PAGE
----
R Objects: Data Types

  • OBJECTS
  • R has five basic classes of objects:
  1. Character
  2. Numeric
  3. Integer
  4. Complex
  5. Logical

However, the most basic object is a vector.

  • There are two things which you should remember when dealing with vectors.
    1. A vector can only contain objects of the same class.
    2. AND there is an exception to this, a list. A list looks like a vector, but can have different classes.

To create an empty vector use the following function:

vector()
Vectors can be created by using the following:
c() # used to concatenate individual values together
: # to create a sequence, such as 1:10
seq() # to create more complex sequences
rep() # replicates values
sort() # ordering elements in a vector
order() # ordering elements in a vector

 

An example of using rep()

rep(5,2) #a vector of two fives
[1] 5 5

 

An example of using c()

c(3,2,1) # vector of three numeric elements in that order
[1] 3 2 1

 

An example of using seq()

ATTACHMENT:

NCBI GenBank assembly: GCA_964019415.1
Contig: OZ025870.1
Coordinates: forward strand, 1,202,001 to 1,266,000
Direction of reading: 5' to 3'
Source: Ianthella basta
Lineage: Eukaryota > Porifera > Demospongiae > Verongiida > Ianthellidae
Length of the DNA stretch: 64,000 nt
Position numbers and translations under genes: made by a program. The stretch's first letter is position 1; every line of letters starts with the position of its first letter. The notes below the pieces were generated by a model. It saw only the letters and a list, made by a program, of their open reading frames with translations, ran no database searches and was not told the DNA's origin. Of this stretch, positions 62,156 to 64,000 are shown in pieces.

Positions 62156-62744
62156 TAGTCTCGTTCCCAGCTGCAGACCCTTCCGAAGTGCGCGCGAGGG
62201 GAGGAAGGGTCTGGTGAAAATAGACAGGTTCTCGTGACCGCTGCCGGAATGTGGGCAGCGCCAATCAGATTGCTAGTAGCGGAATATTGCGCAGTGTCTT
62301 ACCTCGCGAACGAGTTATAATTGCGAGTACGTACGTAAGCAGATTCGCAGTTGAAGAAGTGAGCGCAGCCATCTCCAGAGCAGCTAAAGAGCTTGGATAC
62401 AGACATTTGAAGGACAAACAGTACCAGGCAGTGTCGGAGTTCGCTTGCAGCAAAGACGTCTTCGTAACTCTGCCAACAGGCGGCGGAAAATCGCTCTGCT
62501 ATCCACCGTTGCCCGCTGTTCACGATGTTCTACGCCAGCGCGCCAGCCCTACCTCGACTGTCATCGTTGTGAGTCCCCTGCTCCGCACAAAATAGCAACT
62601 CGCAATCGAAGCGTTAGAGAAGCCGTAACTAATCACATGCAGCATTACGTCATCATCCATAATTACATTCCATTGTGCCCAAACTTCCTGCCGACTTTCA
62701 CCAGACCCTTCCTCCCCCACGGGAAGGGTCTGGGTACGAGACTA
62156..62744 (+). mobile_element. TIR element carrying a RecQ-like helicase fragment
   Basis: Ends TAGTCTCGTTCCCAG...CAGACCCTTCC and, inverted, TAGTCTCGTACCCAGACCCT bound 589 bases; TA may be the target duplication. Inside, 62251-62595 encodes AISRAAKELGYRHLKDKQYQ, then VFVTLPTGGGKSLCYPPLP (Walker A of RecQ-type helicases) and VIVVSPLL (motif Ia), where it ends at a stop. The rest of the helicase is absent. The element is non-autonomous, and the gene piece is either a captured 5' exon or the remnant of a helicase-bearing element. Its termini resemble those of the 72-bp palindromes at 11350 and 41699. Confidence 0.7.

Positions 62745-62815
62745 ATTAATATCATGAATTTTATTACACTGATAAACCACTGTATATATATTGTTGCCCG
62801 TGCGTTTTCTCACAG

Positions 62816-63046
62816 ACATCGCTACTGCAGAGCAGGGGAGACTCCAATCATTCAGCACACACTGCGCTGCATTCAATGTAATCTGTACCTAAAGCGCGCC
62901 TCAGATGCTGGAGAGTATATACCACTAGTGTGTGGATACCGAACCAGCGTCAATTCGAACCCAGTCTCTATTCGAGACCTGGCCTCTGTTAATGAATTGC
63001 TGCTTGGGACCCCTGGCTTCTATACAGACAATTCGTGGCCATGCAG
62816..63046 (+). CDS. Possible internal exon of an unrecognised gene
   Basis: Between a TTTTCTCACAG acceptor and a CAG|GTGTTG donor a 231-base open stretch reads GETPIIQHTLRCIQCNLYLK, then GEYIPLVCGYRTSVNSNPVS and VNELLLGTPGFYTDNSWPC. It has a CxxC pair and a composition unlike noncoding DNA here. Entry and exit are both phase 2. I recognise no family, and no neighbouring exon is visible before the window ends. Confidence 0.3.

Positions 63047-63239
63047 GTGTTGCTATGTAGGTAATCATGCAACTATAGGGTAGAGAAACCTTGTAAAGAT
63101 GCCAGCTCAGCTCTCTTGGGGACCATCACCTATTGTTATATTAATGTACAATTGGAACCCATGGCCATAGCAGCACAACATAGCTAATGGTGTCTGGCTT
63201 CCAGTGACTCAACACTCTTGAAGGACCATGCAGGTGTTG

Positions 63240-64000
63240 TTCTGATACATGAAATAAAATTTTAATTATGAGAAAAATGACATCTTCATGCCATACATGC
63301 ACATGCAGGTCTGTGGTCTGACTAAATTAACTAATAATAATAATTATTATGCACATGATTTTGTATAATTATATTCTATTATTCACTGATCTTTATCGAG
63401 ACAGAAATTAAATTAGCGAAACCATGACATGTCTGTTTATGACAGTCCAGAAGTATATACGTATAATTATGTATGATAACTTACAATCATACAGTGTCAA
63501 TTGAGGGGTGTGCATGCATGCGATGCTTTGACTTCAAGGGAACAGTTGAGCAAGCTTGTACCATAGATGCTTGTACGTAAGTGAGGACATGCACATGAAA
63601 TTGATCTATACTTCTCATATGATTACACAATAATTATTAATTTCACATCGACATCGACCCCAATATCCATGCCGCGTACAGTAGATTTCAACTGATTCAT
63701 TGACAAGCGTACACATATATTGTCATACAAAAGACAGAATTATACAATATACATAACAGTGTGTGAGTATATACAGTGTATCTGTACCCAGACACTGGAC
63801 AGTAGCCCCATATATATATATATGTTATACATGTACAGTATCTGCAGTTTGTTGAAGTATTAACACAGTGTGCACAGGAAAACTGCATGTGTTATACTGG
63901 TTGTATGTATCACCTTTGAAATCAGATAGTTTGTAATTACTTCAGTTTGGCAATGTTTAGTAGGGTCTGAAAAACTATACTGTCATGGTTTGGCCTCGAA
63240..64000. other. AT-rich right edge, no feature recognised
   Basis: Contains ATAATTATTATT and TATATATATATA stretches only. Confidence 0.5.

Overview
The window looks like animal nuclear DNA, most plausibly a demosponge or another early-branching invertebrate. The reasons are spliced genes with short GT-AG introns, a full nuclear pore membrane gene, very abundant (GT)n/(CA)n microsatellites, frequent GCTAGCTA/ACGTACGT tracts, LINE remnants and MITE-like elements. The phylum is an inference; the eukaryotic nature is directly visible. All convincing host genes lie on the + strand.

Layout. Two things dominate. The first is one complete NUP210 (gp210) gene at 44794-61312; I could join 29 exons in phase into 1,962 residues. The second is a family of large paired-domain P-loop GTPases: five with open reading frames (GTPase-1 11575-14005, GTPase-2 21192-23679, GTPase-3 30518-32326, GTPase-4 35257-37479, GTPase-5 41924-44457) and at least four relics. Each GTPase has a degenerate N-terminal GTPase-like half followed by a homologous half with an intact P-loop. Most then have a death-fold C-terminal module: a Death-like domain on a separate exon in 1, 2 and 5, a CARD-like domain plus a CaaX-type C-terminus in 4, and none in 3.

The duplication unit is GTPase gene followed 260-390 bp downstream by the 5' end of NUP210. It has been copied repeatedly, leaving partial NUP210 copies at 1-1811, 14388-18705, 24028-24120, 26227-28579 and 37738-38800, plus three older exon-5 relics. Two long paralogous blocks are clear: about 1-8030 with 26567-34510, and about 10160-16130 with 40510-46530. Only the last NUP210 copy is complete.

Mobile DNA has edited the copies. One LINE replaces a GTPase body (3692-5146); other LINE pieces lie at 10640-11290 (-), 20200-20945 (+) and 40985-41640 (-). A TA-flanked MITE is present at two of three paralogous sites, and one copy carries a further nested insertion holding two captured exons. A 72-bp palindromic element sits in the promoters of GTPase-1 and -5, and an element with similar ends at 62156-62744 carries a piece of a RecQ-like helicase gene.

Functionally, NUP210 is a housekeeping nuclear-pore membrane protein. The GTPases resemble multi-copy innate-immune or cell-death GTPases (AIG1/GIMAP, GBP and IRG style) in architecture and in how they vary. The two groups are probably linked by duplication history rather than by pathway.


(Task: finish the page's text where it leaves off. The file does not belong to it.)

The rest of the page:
seq(4,20, by = 2)
[1]  4  6  8 10 12 14 16 18 20
seq(1,length = 20, by =4)
 [1]  1  5  9 13 17 21 25 29 33 37 41 45 49 53 57 61 65 69 73 77

R: Numbers

In general, numbers in R are treated as numeric objects.

For example,

 3 # numeric object
[1] 3
 3L # explicitly gives an integer
[1] 3
 Inf # a special number which represents infinity
[1] Inf
 1/0
[1] Inf
 1/Inf # can be used in calculations
[1] 0
 0/0 # NaN ("not a number"); also, seen as a missing number
[1] NaN

 

Numerics are also decimal values in R. This happens by default, so that if you create a decimal value for x that is will be of the numeric type.

 x = 8.3 # create x which a decimal value
 x # print the value of x
[1] 8.3
 class(x) # what is the class of x?
[1] "numeric"

 

Even when assigning an integer to a variable such as N, it is still being retained as a numeric value.

 N = 43
 N #print the value of N
[1] 43
 class(N) # what is the class of N?
[1] "numeric"

 

You can further confirm that N is not an integer by using the is.integer function.

 is.integer(N) # is N an integer?
[1] FALSE
 is.numeric(N) # is N numeric?
[1] TRUE